A story in the May 13, 2013, edition of Barron's noted that "... many industry observers are convinced that 2013 is the year active ETFs will hit the big time." On that date, the universe was small: just 1% of the assets in ETFs were invested in active strategies. Over 7 years hence, the active share has reached a whopping 3%. The slow progress serves as a reminder that humility is the most important quality in forecasting. But recent changes to the regulatory structure and the growing popularity of the ETF as a vehicle have created an environment more conducive to active strategies. Perhaps 2020 is the year.
Exchange Traded Funds have become widely adopted by investors over the past 20 years as an alternative to traditional mutual funds. Similar in concept, both vehicles allow investors to access to a proportional ownership in a larger portfolio of stocks, bonds or commodities without owning individual securities. But the actual structures of the two vehicles differ significantly. While mutual funds are priced and purchased at the end of each trading day, ETFs trade actively throughout the day on the major exchanges like individual stocks. ETFs can also be more tax-friendly for investors in non-retirement accounts. But until now, they were limited to a somewhat narrower array of investment objectives.
The traditional mutual fund industry abounds with so-called "actively managed" funds: portfolios that employ specific strategies and actively purchase and sell securities according to the style and strategy employed by the manager. ETFs, by contrast, have tended to concentrate primarily in the passive index world, offering a plethora of funds that essentially mimic one of the thousands of market indexes like the S&P 500 or the Russell 2000. The passive index strategy has proven widely popular in recent years, making up the lion's share of the $5 trillion industry. But the times they are a-changin'.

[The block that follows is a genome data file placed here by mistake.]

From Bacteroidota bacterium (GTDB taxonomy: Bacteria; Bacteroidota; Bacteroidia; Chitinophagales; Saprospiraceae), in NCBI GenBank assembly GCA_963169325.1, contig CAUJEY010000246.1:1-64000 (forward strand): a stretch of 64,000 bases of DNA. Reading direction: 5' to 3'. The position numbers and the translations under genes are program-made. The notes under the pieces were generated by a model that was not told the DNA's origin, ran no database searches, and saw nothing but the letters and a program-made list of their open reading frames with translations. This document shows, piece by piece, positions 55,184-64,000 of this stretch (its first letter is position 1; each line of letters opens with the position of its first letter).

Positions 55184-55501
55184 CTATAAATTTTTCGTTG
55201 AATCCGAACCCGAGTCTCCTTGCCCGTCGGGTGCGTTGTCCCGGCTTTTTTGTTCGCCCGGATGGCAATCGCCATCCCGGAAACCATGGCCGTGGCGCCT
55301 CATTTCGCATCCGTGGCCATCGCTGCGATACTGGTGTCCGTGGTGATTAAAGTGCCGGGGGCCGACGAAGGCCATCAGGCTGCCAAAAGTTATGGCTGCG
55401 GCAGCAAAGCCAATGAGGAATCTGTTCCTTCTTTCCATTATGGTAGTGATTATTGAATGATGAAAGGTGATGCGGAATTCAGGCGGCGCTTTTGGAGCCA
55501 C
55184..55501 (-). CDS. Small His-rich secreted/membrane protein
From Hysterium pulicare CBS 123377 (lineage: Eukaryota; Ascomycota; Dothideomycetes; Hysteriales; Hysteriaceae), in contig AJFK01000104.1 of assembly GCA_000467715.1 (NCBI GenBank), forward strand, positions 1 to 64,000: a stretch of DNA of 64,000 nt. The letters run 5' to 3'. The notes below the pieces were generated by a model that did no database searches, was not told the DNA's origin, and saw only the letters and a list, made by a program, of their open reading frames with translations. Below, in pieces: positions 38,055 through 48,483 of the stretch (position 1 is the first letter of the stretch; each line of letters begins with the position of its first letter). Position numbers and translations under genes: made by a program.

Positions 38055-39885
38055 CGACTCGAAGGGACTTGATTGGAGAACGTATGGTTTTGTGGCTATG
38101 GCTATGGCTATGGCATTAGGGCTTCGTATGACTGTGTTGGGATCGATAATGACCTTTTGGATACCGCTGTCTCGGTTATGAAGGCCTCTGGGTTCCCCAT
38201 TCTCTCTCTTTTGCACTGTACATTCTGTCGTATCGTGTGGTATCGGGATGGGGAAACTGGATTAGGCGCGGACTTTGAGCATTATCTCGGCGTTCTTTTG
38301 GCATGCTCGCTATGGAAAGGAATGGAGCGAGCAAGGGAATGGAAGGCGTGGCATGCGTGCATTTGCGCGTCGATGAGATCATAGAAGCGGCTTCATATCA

Thanks to a 2019 revision in the regulatory landscape from the SEC, ETFs may finally invade the active space more energetically. Under prior rules, all ETFs must disclose their individual holdings every day. For index funds, this is no problem. But active managers generally do not want their position details known in real time for fear of losing their competitive advantage (or at least perceived advantage, a column for another day). Mutual funds are required to show their cards only once a quarter.
The SEC approved 5 different new ETF structures allowing for less frequent or fulsome disclosure of fund holdings. The most opaque of the new structures allows for quarterly reporting, essentially like current mutual fund regulations. Other variants include daily disclosure of individual holdings but not their specific allocations in the fund portfolio.
Many fund companies are now bringing clones or close copies of their mutual funds to the ETF market, including giants American Century, T. Rowe Price and Fidelity Investments. So far this year, 15 new offerings, dubbed semitransparent ETFs, have come to market under the new rules.
One major hurdle still restrains actively managed ETFs from hitting their stride. Retirement plans like 401(k)s rely heavily on mutual funds because participants can purchase fractional shares in traditional open-end funds. ETFs must typically be purchased in whole shares. But this too is changing with many brokers now offering fractions of a share in individual stocks, and some providing limited ETF availability in smaller bites. No doubt this becomes a non-issue in due course and opens the door for wider adoption in retirement plans.
Most analysts expect growth in ETF popularity to continue throughout the next decade, with the active versions gaining more market share. With all humility.
Christopher A. Hopkins, CFA, is a portfolio manager and vice president at Barnett & Co.